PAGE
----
So you have decided to take your fur kid to the off leash dog park. What are some things you as a fur parent can do to ensure this is an enjoyable and safe experience for you both?
Well, as with everything, preparation is key. The first thing is to make sure your fur kid is in good physical health with up to date vaccinations and parasite protection. Fur kids with weak or compromised immune systems (including the very young & the very old) and/or those with severe allergies/sensitivities may be better off avoiding off leash dog parks altogether. Again, remember, there is no system of checking for admissibility at the gate (refer to https://justfurkidsdogdaycare.com/blog/dog-parks-are-they-for-your-fur-kid/)
Fur kids entering the park can be coming in, knowingly or not, with illnesses and parasites, and many of which are easily communicable through casual, indirect contact. Ticks and fleas can be picked up off the grass and brush. Internal parasites like worms are found in poop and can be transferred through being stepped in and then by licking or scratching. Viruses like kennel cough, are transmitted through direct contact during play and can be contracted even with the Bordatella shot, as that only protects against certain bacterial strains.
Another item of preparation is attire. As discussed in a different blog, clothing, collars, and harnesses can sometimes be dangerous if left on, (https://justfurkidsdogdaycare.com/blog/crate-training-your-fur-kid/) especially in the case of horseplay/dogplay. Although the park is enclosed, it is probably not advisable to go completely naked during play, but do try to remove unnecessary items, especially if your fur kid is an avid wrestler. A collar comes in handy if you need to manually extract your fur kid from a situation or if they somehow get out of the safe confines of the park. All other extraneous gear should come off during play. Paws and teeth get tangled up in this stuff far more often and far faster than you can imagine. Serious injury can occur in a blink of an eye. And no fur parent should ever have to experience trying to break apart two panicking dogs stuck together.
If you are bringing toys to the park for your fur kid, only do so if your fur kid is used to playing with toys in a group setting. In an open area, you may encounter unexpected joiners to your toy play. If your fur kid does not have experience with toy sharing, the dog park is not the best place to learn. This is something best learned in an environment where the object of desire is not perceived to belong to a specific fur kid, but rather, to the human who also controls the play. Unless you are absolutely confident in your ability to read the body language of all the fur kids involved as well as to convey the message that the toy is yours, you may not want to attempt this.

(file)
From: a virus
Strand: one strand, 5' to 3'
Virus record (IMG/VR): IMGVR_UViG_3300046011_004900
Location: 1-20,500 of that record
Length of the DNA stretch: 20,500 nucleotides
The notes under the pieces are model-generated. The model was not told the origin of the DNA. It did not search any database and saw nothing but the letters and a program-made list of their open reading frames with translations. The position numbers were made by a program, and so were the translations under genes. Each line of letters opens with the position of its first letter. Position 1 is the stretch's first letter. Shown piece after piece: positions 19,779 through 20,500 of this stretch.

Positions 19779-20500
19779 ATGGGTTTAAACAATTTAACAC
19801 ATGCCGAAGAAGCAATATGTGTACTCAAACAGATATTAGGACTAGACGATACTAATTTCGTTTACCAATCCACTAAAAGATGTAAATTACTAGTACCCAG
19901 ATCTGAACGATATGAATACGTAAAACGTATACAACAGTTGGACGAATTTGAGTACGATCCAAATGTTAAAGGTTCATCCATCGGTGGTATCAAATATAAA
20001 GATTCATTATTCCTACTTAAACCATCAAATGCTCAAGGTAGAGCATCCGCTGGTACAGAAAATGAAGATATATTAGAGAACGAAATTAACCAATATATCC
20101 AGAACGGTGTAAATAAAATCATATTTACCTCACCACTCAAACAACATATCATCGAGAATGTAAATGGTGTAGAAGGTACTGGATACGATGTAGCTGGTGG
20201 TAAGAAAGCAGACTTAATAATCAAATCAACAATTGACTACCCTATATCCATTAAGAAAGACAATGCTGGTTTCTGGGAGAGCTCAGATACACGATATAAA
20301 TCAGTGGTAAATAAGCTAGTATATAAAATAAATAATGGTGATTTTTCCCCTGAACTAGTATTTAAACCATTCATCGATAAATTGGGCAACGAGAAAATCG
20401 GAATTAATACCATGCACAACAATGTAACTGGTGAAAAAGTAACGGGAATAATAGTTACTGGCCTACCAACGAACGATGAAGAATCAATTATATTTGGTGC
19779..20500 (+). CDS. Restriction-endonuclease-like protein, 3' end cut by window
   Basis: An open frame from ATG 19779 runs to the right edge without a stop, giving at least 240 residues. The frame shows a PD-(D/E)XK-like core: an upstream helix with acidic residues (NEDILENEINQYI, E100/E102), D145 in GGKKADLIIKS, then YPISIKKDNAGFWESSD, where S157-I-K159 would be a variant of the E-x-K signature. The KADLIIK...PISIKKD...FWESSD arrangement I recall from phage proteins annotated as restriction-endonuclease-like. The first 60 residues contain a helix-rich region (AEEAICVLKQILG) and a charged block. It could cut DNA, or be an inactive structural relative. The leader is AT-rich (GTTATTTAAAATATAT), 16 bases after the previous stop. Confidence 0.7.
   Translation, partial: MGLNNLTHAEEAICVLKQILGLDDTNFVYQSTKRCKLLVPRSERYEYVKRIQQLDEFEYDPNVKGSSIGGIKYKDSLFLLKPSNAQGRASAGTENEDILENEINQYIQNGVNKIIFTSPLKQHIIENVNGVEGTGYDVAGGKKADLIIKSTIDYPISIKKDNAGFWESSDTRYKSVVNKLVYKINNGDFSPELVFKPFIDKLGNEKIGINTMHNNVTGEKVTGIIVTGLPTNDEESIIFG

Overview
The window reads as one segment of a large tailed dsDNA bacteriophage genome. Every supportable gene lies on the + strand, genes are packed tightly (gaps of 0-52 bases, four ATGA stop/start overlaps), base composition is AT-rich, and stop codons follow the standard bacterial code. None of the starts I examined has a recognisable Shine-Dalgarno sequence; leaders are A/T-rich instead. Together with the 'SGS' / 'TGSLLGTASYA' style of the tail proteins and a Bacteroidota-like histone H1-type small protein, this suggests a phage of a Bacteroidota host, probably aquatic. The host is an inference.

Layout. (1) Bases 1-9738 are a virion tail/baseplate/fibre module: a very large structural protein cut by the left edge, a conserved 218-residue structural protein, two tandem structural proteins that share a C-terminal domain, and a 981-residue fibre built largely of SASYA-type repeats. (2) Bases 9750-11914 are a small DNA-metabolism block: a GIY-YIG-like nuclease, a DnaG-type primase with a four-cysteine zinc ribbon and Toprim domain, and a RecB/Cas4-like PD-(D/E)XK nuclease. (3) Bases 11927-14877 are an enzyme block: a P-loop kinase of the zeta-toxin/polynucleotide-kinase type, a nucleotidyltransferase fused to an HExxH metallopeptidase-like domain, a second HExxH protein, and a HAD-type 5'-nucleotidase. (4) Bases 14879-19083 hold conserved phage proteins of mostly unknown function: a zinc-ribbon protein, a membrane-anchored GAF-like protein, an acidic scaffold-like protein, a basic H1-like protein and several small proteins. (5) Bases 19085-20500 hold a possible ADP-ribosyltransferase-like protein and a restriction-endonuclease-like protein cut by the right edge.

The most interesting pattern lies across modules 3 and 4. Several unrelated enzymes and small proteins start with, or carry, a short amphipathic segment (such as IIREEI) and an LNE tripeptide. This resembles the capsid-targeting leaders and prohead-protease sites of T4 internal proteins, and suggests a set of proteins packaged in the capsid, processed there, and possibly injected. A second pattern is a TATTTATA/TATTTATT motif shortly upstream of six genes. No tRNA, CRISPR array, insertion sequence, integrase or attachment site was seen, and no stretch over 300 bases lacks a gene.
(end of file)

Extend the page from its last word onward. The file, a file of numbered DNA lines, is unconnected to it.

The second item of preparedness is mental preparation. Though the idea of going to the park is to burn off excess energy, having your fur kid go in hot with all that pent up energy is just inviting trouble. Going back to the bar analogy, that would be like hitting the bar right after a frustrating day at work… nothing good ever comes of that! Instead, try doing a bit of something structured and/or physical to give some release first. Go for some leash walking in the neighbourhood before entering the park, packwalk to the park, practice commands, or do simple agility exercises like hopping on/off benches and weaving around fence posts. Calm the mind and body of your fur kid before entering the park and they will react much better to the stimulation.
Finally, and this should be a given, but if you are going to an off leash area, your fur kid should have excellent recall. Your fur kid should not only stop doing whatever they are doing when you ask, they should also respond immediately to whatever you ask. Whether they do this as a response to an audio or visual command, they should do so… every single time. An obedient fur kid is a safe fur kid. This in my opinion, is the single most important skill your fur kid should have in order to be successful at an off leash dog park.
If you determine that your fur kid has the right personality to enjoy the dog park experience, ensure that they also have the appropriate physical health, frame of mind, attire, and skill set to do so. As their fur parent, set them up for success by doing the preparation.